From over-grazing to under-grazing: are we going from one extreme to another?

  • Published source details Holland J.P., Pollock M.L. & Waterhouse A. (2008) From over-grazing to under-grazing: are we going from one extreme to another?. Aspects of Applied Biology, 85, 25-30.


This study is summarised as evidence for the following.

Action Category

Exclude livestock from semi-natural habitat (including woodland)

Action Link
Farmland Conservation
  1. Exclude livestock from semi-natural habitat (including woodland)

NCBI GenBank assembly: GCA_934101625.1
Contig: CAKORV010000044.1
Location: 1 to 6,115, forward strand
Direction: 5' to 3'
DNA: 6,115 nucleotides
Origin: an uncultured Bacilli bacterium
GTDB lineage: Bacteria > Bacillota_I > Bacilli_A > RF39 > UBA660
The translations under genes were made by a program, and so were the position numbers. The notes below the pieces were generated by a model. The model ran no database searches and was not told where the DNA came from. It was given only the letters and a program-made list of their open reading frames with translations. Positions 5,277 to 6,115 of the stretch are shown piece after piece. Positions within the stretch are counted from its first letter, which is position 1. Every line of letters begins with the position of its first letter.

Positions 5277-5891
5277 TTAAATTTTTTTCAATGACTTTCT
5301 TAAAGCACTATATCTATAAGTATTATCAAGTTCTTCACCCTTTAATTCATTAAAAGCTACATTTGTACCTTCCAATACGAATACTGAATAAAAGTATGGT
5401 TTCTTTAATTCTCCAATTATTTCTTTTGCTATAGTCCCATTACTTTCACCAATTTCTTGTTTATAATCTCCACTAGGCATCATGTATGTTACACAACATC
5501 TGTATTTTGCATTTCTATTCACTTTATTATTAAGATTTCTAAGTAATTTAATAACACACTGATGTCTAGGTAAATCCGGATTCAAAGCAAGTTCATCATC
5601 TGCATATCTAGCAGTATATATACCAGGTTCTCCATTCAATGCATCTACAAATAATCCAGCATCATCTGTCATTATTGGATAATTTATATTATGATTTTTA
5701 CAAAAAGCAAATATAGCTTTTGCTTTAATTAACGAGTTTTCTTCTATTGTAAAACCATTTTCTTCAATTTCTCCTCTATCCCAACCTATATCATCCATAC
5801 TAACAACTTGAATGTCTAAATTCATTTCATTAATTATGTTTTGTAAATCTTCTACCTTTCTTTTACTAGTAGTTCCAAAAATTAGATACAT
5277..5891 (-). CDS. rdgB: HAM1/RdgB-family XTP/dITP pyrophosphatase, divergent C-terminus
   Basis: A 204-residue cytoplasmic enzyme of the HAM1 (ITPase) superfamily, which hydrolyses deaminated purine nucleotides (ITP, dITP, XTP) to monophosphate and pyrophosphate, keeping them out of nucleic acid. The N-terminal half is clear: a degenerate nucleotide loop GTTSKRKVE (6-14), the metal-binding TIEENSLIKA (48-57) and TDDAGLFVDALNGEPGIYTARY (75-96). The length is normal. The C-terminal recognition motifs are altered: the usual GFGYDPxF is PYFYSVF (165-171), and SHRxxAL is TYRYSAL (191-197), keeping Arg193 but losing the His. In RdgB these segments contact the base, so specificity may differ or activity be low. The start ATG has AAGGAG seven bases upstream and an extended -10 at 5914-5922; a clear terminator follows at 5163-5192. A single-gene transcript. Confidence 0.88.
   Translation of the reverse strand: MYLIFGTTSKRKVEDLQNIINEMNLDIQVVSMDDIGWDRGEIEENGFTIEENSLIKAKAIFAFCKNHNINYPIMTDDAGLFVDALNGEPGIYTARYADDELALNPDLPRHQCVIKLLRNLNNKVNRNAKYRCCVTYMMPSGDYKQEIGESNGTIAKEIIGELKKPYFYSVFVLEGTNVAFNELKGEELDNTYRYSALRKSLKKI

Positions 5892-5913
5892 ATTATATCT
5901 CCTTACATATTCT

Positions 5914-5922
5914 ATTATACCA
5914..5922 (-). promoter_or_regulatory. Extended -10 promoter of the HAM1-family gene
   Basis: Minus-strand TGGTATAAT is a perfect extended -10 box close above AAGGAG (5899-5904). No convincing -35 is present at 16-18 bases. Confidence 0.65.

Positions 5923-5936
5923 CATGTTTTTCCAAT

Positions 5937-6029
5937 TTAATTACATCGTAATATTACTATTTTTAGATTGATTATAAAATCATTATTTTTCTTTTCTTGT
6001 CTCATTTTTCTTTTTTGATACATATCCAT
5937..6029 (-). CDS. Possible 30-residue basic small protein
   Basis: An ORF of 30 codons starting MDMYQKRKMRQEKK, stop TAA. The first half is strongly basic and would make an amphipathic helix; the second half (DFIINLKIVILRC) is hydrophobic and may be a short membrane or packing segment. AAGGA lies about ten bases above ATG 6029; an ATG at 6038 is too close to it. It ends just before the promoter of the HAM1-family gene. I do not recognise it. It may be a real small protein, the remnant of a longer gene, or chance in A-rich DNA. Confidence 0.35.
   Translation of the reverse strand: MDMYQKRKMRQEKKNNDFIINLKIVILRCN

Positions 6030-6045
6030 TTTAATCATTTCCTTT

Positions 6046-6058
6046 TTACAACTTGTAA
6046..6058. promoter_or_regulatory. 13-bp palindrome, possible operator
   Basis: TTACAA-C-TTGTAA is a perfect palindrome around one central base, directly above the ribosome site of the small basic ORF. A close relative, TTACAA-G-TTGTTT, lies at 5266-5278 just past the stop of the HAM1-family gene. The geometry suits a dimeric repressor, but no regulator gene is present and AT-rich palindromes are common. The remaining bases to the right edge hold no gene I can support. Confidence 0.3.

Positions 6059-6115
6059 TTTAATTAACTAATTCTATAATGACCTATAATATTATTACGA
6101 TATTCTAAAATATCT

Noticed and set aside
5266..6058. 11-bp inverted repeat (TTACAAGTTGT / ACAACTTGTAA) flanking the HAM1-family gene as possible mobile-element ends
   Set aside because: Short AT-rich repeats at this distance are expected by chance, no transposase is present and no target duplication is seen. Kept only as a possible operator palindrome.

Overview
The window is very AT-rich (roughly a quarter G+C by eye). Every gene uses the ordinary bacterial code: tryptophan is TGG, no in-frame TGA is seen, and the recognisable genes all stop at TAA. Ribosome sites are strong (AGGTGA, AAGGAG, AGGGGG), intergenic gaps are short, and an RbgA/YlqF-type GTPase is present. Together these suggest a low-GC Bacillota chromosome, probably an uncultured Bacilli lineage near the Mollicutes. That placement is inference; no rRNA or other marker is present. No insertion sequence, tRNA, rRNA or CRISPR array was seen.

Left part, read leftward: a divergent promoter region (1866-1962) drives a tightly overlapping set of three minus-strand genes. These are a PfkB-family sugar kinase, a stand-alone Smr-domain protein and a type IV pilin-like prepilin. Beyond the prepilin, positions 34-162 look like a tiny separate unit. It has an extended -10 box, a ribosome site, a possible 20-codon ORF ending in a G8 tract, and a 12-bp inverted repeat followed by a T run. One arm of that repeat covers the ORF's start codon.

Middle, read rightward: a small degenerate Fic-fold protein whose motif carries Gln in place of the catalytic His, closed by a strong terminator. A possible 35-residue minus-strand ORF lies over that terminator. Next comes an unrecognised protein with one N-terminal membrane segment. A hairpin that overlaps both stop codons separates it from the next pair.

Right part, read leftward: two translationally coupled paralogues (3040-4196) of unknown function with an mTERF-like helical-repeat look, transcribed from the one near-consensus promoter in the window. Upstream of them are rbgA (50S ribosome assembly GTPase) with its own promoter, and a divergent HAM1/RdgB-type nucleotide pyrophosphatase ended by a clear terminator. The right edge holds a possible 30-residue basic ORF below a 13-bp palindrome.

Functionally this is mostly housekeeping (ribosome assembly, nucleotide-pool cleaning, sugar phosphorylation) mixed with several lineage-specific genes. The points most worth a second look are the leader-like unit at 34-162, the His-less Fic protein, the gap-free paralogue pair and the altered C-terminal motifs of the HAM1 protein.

A series of trials at four upland grassland or heath sites in west Perthshire, Scotland (Holland et al. 2008) showed that excluding sheep caused changes in vegetation and the decline of scarce plant species at two of the sites. Livestock were excluded from three areas of upland grassland and one area of heath in 1998, 2000 or 2001. Vegetation was monitored in one to five years following exclusion. At one chalk grassland site, the species of conservation value: creeping sibbaldia Sibbaldia procumbens, moss campion Silene acaulis and hair sedge Carex capillaris all declined. At the heath site, a population of the small white orchid Pseudorchis albida crashed from 50 spikes in 2001 to none in 2006, after grazing exclusion in 2000. At the two other grassland sites, species composition was not monitored, but the vegetation structure changed, with increased overall height and at one site, less vegetation below 8 cm.

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